# math

## Happy π Day!

I spent way too much time working on this. Enjoy!

## Repository of files related to the NYT COVID-19 dataset

I’ve created a GitHub repository based on the New York Times’ COVID-19 database. The New York Times has been compiling COVID-19 data from various state health departments. They have published the data as a GitHub repository. There are two files of interest in their repository: us-states.csv and us-counties.csv. In these CSV files, each row represents the number of (confirmed) cases and deaths in a particular geographical area as of a particular date.

## Plotting with TikZ, Part III: Plotting a function defined by a formula, and plotting functions that go through certain points

In the last post, I described how I use TikZ to create a graph that might otherwise be created freehand: In this post, I will describe one method for using TikZ to to plot a function defined by a formula, such as $$y = \left(2x^2 - x - 1\right)e^{-x}.$$ Then I will show two ways to make a function go through a certain point. Plotting from a formula Simple example There are a number of ways to achieve this, and PGF actually includes the functionality to perform calculations in TeX.

## Plotting with TikZ, Part II: Functions without formulæ

In the last post, I explained why TikZ is awesome for making plots. One good use case for handmade TikZ plots is to typeset a question like this: (2 points each) A plot of the graph of the function $f$ is below: For each of the following expressions, either evaluate the expression or state that it is undefined: a. $\lim_{x \rightarrow 2^{-}} f(x)$ b. $\lim_{x \rightarrow 2^{+}} f(x)$

## Plotting with TikZ, Part I: Why?

This is the first part of a three-part series of posts on generating plots of graphs with TikZ. Last year, I left my position as a mathematics professor, after teaching mathematics at the college level for 15 years (nine years as a faculty member, and six years as a graduate teaching fellow). In that time, I picked up a lot of tricks using LaTeX to produce teaching materials (handouts and slides).

## Adventures in TikZ: tkz-graph

The other day, I was writing some lecture notes for my linear algebra class, and wanted to create the following diagram (to illustrate the concept of a Markov chain): I had a very limited time in which to finish these notes. Fortunately, I found the tkz-graph package, which made this a snap: 1 2 3 4 5 6 7 8 9 10 11 12 13 14 15 16 17 18 19 20 21 22 23 24 25 26 \documentclass{standalone} \usepackage{tikz} \usepackage{fouriernc} \usepackage{tkz-graph} \begin{document} \begin{tikzpicture} \SetGraphUnit{5} \Vertex[x=0, y=10]{0 points}; \Vertex[x=0, y=5]{1 point}; \Vertex[x=0, y=0]{Win}; \Vertex[x=5, y=5]{Lose}; \Edge[style ={->}, label={$1/3$}]({0 points})({1 point}); \Edge[style ={->}, label={$1/3$}]({1 point})({Win}); \Edge[style ={->}, label={$1/6$}]({0 points})({Lose}); \Edge[style ={->}, label={$1/6$}]({1 point})({Lose}); \Loop[style ={->}, label={$1/2$}, labelstyle={fill=white}]({0 points}); \Loop[style ={->}, label={$1/2$}, labelstyle={fill=white}]({1 point}); \Loop[style ={->}, label={$1$}, dir=EA, labelstyle={fill=white}]({Lose}); \Loop[style ={->}, label={$1$}, labelstyle={fill=white}]({Win}); \end{tikzpicture} \end{document} You don’t even have to specify the locations of the vertices; you can throw caution to the wind and have LaTeX decide where to place them!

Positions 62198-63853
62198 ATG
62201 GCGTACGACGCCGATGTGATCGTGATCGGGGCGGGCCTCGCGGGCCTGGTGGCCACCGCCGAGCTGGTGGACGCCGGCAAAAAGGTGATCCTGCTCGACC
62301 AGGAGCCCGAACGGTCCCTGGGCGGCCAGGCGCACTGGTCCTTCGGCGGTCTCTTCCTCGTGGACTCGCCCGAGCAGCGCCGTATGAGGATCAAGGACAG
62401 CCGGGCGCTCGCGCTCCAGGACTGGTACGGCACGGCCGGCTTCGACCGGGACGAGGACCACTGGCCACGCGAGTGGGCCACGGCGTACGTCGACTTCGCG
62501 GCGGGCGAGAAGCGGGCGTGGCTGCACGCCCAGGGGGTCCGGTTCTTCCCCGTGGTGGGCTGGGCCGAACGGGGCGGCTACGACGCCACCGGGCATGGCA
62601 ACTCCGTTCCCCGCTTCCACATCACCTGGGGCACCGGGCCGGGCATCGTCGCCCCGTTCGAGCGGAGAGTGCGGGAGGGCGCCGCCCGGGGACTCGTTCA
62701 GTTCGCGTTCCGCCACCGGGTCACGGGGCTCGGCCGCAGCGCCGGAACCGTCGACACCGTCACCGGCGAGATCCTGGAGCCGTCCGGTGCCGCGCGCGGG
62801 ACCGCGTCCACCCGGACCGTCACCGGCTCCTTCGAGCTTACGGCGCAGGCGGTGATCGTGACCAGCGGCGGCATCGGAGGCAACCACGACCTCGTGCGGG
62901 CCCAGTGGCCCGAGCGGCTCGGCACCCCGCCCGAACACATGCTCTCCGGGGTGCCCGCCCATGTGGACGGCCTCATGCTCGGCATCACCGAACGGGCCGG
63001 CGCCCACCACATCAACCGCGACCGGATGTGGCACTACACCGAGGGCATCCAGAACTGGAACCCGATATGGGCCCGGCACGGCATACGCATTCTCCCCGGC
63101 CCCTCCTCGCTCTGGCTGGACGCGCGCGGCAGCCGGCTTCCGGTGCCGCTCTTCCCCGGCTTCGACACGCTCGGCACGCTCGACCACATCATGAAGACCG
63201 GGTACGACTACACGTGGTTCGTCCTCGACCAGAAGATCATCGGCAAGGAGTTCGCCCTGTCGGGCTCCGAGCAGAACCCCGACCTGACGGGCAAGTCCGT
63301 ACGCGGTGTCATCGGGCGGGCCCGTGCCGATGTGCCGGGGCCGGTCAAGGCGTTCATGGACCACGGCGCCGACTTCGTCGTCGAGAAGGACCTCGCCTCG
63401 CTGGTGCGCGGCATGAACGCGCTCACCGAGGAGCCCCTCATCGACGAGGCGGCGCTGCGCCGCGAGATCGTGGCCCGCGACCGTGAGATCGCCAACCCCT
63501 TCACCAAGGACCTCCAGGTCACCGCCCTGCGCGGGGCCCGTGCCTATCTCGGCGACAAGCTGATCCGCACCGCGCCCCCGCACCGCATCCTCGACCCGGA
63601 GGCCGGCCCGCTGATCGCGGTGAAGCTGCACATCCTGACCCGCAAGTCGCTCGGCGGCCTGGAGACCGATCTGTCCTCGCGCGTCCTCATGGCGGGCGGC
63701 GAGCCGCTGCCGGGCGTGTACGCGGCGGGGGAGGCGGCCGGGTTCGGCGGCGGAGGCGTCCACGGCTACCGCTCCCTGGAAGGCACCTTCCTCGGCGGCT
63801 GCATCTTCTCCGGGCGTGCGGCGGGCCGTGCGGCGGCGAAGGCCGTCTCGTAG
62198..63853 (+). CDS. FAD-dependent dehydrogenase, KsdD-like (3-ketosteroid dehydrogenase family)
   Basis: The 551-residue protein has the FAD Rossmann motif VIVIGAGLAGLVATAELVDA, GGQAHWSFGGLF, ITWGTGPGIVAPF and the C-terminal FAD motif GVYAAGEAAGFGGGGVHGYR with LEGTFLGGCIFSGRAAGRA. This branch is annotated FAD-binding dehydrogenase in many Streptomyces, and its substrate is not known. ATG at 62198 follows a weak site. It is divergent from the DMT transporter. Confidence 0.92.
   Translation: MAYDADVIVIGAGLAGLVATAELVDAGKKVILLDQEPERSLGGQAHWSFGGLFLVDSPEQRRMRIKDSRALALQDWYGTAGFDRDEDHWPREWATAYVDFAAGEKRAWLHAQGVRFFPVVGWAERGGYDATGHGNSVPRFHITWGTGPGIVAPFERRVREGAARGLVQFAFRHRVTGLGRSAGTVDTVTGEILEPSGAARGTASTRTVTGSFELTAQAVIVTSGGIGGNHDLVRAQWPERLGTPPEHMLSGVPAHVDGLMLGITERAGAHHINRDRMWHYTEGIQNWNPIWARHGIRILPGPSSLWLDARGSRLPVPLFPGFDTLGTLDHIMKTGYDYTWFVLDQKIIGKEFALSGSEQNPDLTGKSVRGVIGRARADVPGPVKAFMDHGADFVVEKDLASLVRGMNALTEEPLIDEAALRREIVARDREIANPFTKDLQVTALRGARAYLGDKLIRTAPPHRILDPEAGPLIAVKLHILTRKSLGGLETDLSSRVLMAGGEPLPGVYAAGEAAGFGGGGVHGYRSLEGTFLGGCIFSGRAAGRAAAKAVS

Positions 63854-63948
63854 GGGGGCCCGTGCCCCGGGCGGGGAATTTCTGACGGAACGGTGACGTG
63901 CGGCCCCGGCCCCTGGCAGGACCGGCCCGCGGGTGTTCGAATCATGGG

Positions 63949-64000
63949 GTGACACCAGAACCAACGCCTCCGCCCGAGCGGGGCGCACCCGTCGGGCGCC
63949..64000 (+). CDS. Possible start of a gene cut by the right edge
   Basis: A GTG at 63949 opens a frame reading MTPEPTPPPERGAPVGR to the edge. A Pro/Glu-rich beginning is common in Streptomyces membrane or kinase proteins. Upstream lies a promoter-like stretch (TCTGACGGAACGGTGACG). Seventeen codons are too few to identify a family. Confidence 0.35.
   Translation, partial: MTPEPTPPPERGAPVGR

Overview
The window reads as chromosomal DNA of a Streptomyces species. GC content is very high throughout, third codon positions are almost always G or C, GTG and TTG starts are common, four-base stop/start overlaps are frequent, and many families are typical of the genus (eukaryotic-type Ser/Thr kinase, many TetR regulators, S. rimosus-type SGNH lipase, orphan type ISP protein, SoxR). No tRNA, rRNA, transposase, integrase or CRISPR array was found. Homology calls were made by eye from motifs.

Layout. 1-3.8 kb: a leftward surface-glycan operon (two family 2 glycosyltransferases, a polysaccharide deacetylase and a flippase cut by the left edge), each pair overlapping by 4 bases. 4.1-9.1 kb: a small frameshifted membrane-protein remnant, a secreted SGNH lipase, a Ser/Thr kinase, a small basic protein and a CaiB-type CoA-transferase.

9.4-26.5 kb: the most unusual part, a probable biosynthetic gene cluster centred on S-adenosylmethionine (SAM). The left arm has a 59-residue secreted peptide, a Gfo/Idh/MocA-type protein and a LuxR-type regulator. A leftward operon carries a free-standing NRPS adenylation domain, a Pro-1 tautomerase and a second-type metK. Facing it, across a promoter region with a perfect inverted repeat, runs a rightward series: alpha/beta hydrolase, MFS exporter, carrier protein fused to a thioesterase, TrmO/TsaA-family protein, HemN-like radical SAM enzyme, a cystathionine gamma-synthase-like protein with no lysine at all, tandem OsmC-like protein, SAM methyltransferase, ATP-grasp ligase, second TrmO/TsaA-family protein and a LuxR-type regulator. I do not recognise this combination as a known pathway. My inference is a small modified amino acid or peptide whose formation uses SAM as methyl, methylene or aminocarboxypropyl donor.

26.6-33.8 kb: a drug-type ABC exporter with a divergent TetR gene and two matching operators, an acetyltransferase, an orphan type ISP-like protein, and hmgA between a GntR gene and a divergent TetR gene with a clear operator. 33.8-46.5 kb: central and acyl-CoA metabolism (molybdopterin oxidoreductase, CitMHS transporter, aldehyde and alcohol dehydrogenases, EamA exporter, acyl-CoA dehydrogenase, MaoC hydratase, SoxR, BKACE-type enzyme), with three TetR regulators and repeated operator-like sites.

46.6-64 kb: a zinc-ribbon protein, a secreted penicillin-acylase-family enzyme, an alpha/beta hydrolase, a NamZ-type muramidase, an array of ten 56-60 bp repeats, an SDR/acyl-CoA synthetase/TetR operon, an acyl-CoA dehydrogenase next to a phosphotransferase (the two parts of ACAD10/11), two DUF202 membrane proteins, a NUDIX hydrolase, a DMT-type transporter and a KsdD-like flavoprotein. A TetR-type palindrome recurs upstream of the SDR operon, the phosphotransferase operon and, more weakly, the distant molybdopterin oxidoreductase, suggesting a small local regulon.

## Book recommendation: How Not to Be Wrong

Today, I finished reading How Not to Be Wrong: The Power of Mathematical Thinking by Jordan Ellenberg. This is a very enjoyable, very well-written, general-audience book about mathematics, which I recommend whole-heartedly. Ellenberg, a math professor at the University of Wisconsin, does a great job weaving together a plethora of mathematical topics, including non-Euclidean geometry, probability, statistics, and mathematical analysis of voting systems. He writes in a way that someone who only vaguely remembers—or never really understood—high school algebra would be able to follow and enjoy.

## Sum question!

The American Mathematical Society made the following amusing post to their Facebook page today: It’s National Punctuation Day (at least in the U,S,)! To honor the occasion, for positive integers n, let n? = 1 + 2 + … + n. What is 3???? (Hint: < 1000) You can calculate 3???? = 26796, which of course is greater than 1000. The joke is that they aren’t asking you to calculate 3?

## This joke is awesome and deserves more than just a retweet

This joke is awesome and deserves more than just a retweet: I'd wager that right now, Eric Cantor’s sorrows are… (•_•) ( •_•)⌐■-■ (⌐■_■) uncountable. — “patrick” (@importantshock) June 11, 2014 (Georg Cantor’s diagonal argument shows that the real numbers are uncountable.)

## Brains over calculators, part 2.

MathJax.Hub.Config({ tex2jax: { inlineMath: [['$','$'], ['\$$','\$$']], displayMath: [['$$','$$'], ['\$','\$']], processEscapes: true, processEnvironments: true, skipTags: ['script', 'noscript', 'style', 'textarea', 'pre'], TeX: { equationNumbers: { autoNumber: "AMS" }, extensions: ["AMSmath.js", "AMSsymbols.js"] } } }); I recently found another calculation that I would consider reasonable for my students to perform that their calculators cannot. On my Calc II students’ final exam, I asked them to evaluate the infinite series $\displaystyle \sum_{n = 1}^\infty \frac{4}{(n + 3)(n+5)}$.